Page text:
Making a Gourd Banjo
Sculptor and artist Jeff Menzies used the skills he aquired in school to learn the ancient art of gourd-banjo making. He refined his craft during an apprenticeship with a Pennsylvania banjo maker. Since then, Torontonian has produced over 200 gourd banjos, hailed around the world for their craftsmanship. Not only is each piece musically robust, it is also a stunning piece of art that takes on the unique shape of the gourd.
These banjos are meant for hootenannies. Hear how they sound at Jeffrey Menzies’ Listening Parlour.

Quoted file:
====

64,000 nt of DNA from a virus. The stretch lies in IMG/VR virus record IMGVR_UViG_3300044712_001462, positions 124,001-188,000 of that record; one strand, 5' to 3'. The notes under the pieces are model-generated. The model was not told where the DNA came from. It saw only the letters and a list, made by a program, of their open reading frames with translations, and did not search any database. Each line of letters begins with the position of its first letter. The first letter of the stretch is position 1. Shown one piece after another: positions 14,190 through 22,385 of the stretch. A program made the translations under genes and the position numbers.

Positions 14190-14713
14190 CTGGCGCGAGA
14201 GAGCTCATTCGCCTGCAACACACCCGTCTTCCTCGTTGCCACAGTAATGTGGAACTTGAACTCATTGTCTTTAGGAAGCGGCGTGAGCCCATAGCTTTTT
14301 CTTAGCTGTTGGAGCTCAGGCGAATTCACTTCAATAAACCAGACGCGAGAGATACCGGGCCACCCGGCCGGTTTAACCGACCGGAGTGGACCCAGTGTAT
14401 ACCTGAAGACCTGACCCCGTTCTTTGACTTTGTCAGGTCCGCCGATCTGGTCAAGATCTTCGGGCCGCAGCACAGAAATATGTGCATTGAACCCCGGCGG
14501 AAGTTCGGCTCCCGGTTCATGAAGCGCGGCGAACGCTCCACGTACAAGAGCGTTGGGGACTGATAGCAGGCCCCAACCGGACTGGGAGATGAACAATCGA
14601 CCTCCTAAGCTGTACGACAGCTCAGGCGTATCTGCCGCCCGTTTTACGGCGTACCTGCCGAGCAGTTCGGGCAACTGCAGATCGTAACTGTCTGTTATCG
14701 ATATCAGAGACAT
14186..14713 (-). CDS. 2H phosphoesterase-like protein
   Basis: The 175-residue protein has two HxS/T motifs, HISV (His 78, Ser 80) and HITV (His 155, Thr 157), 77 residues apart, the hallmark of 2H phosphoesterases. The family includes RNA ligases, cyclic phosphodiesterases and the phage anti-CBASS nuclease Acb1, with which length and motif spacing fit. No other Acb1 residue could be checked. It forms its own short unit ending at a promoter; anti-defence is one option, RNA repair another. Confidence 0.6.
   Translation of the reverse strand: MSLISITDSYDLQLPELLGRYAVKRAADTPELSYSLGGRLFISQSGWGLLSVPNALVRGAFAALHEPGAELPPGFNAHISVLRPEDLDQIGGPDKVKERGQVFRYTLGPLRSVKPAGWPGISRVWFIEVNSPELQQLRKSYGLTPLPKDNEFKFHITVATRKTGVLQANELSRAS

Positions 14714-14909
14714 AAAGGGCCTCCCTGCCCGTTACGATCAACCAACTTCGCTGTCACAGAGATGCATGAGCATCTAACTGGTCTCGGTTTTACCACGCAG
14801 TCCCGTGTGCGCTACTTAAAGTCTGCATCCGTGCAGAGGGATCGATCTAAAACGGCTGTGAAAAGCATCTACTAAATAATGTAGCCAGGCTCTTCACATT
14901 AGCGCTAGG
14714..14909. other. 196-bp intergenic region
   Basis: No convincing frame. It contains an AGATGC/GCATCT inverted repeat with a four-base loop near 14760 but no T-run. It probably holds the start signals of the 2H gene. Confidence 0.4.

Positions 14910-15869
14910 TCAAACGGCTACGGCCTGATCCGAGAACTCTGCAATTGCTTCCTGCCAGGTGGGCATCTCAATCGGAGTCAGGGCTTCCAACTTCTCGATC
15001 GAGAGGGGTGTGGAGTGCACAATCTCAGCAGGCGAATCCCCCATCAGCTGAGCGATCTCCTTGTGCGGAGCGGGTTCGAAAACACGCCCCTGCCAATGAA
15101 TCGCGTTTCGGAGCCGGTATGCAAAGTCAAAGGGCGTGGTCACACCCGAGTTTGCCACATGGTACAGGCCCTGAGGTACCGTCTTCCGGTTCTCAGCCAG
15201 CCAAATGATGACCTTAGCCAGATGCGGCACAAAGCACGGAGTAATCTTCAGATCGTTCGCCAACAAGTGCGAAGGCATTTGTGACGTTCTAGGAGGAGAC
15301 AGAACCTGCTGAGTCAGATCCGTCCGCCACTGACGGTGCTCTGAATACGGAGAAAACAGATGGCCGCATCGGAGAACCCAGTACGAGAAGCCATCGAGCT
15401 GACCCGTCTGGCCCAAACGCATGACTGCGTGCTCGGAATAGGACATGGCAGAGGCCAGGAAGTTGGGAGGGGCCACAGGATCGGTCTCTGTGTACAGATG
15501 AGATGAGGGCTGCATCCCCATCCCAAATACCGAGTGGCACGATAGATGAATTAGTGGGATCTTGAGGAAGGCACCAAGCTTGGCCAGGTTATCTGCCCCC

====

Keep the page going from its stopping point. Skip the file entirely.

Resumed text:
Here the minstrel style gourd banjo is well under way. The figured walnut neck is fully carved and ready for finish. The gourd has been fit to the neck and awaits the calf skin to be stretched onto it.
The gourd banjo neck is secured firmly in the vise as Menzies continues to carve, rasp and continue to refine its surface.
Here we see a little more of the back of the neck. Notice the curly figure in this eastern black walnut
Here the gourd banjo is completed and fully set up. Menzies has based the peghead pattern off of a Stradivarius cello scroll. The gourd banjo is approximately 9″ in diameter.
Menzies now uses domestic woods almost exclusively now for his banjos. The neck on this banjo illustrates the beauty of the woods that grow here in Canada. The violin style friction pegs are custom made out of Ebony. The violin scroll has been very influential to his work.
Photo courtesy of Jeff Menzies.